Learning to Say No

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Reading Time: 6 minutes

It has to be the hardest 2-letter word in the English language. At least that’s my opinion.

It’s something a therapist taught me to say over 15 years ago when I was going through my divorce. He had me read “Saying No Without Feeling Guilty,” a book I now recommend frequently, especially to women. We are horribly guilty of over-extending ourselves, making arrangements we can’t (or won’t) keep, and just saying “yes” out of guilt. There’s a lot of power in the word NO.

Rob and I moved to Maine to start a new chapter and open a whole-food, low-fat, plant-powered (WFLFPP). Our goal is to work together doing what we love to do while helping the local community thrive. We want to make people healthier, happier, and give the good people of Maine a place they can enjoy healthy food in a fun environment. If you ever went to one of our Food Flix Cinema events at Cyrus: Chai Tea & Coffee, you have a good idea of what we’re looking to create. If you know us personally, you can guess the vibe we’re looking to create.

Within 4 months of being up here, an opportunity appeared and a small café space was suddenly vacant. I immediately emailed an inquiry for the space but heard nothing. I sent a follow-up and still heard nothing. My third attempt garnered a response from the woman who was retiring; she advised me she would pass along my information to the people who were replacing her. After a month had passed, I surrendered to never hearing back.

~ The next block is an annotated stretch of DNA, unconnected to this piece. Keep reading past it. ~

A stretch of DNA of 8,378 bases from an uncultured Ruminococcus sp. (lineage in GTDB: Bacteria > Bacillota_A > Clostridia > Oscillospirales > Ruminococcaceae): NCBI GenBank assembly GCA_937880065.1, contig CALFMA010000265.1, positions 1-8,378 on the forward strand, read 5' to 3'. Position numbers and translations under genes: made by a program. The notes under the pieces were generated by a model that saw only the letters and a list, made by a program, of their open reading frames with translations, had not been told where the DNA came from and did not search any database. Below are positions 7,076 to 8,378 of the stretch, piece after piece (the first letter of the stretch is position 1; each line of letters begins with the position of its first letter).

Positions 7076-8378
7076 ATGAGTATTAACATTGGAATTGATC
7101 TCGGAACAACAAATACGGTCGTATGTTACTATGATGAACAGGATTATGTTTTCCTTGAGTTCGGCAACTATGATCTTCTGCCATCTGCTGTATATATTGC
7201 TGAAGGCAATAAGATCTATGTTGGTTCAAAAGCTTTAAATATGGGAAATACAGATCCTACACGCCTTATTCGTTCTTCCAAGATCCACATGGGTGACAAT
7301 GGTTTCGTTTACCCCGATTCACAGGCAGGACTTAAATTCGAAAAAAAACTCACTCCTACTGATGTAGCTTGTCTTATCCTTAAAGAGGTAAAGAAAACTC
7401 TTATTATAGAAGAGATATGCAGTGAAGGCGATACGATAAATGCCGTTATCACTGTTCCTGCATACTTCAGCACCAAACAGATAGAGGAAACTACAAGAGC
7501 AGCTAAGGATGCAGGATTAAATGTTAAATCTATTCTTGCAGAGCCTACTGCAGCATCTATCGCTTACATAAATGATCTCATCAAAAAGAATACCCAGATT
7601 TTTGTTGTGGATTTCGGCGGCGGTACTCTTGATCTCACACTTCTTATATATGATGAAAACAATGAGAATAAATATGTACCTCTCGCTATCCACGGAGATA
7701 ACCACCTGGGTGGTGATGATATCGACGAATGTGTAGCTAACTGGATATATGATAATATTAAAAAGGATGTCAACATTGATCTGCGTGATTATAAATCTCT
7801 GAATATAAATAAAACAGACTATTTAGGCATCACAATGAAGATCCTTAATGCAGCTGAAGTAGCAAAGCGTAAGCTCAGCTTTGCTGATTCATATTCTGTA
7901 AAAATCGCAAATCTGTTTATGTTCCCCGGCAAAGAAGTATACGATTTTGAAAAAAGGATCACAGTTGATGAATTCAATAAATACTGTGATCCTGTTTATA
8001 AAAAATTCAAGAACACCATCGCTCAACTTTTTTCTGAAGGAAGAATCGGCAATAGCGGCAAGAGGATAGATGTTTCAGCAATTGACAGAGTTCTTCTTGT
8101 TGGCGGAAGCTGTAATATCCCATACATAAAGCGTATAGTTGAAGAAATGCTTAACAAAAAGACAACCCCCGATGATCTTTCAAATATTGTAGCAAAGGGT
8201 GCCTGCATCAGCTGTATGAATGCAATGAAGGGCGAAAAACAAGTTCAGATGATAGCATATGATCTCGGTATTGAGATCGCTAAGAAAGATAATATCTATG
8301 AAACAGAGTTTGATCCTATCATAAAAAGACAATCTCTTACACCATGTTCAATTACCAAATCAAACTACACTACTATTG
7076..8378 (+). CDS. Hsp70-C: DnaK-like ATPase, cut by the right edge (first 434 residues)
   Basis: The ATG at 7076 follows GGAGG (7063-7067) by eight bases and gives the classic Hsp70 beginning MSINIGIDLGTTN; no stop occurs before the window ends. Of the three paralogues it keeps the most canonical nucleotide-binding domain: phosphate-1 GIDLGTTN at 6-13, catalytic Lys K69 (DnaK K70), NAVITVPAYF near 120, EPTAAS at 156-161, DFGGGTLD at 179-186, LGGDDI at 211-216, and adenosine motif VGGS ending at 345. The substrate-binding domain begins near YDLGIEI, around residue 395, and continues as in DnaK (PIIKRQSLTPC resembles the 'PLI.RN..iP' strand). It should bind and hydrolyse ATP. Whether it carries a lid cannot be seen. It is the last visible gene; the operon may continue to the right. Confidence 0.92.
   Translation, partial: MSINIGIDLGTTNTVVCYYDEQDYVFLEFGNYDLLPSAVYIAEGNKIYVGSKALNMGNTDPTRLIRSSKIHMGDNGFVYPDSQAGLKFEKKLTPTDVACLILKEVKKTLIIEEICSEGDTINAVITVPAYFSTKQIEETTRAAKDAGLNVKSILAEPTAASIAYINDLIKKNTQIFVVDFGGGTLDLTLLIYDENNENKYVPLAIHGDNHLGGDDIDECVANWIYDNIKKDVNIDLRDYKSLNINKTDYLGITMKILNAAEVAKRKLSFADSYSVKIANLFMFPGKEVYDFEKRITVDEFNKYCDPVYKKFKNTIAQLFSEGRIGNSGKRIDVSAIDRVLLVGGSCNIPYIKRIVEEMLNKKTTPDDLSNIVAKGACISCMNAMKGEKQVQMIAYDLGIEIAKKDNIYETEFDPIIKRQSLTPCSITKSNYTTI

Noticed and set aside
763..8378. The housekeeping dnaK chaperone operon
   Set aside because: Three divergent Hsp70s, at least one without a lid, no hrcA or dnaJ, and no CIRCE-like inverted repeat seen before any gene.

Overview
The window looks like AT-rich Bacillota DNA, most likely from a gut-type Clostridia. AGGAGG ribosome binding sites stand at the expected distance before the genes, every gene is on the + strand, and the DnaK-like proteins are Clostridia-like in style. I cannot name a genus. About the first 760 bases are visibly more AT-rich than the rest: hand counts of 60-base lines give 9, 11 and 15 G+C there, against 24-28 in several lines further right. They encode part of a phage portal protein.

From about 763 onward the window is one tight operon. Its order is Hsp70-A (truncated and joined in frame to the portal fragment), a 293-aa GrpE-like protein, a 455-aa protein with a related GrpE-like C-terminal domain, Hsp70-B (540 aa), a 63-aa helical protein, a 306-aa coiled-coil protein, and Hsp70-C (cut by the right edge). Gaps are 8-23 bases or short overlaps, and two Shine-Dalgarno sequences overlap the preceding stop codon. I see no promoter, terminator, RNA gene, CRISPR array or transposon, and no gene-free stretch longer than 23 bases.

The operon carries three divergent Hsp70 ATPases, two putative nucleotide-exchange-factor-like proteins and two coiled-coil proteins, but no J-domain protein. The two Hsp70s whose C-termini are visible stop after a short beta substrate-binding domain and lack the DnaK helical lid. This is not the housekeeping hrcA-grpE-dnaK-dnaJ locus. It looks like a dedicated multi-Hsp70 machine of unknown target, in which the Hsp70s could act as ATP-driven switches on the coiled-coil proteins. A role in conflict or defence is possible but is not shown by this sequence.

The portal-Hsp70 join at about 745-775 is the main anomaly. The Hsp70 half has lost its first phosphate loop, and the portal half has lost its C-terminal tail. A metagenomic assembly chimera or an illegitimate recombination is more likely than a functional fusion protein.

Two months after surrendering, I received an email asking if we were still interested. If so, we needed to fill out a formal proposal and submit it by the middle of July.

We pored our life and vision into the proposal, knowing there were a lot of compromises we’d be making in a space that small. We spoke with suppliers, close friends, and the SBDC. We put together a menu, acquired insurance and equipment costs, created a rough draft of our business plan, researched licensing and food regulations in Maine, and had estimates for the equipment and food we’d be able to serve.

The Pro’s

The space was an amazing steal. The annual rent was less than 1 month’s rent for a small storefront on Long Island. The size of the space, the limited menu we could provide, and the equipment we could use made the insurance another steal. Our menu had to be rather small because of the lack of cooking equipment they could legally allow there, due to the lack of ventilation. We would essentially be a tiny deli that served coffee, smoothies, wraps, limited snack foods, cold drinks, and some local baked goods. We had a gameplan for cooking the necessary menu items, but it wasn’t an ideal situation.

The hours the landlord held were decent enough for our concept though an employee couldn’t let us in until 8 a.m. and our vision is to open by 6:30-7. It was a prime location with guaranteed high-volume daily foot traffic. The SBDC (the Small Business Association) agreed the space was a great deal for a start-up, though possibly limiting; they were also curious about the last vendor in that space and why they left.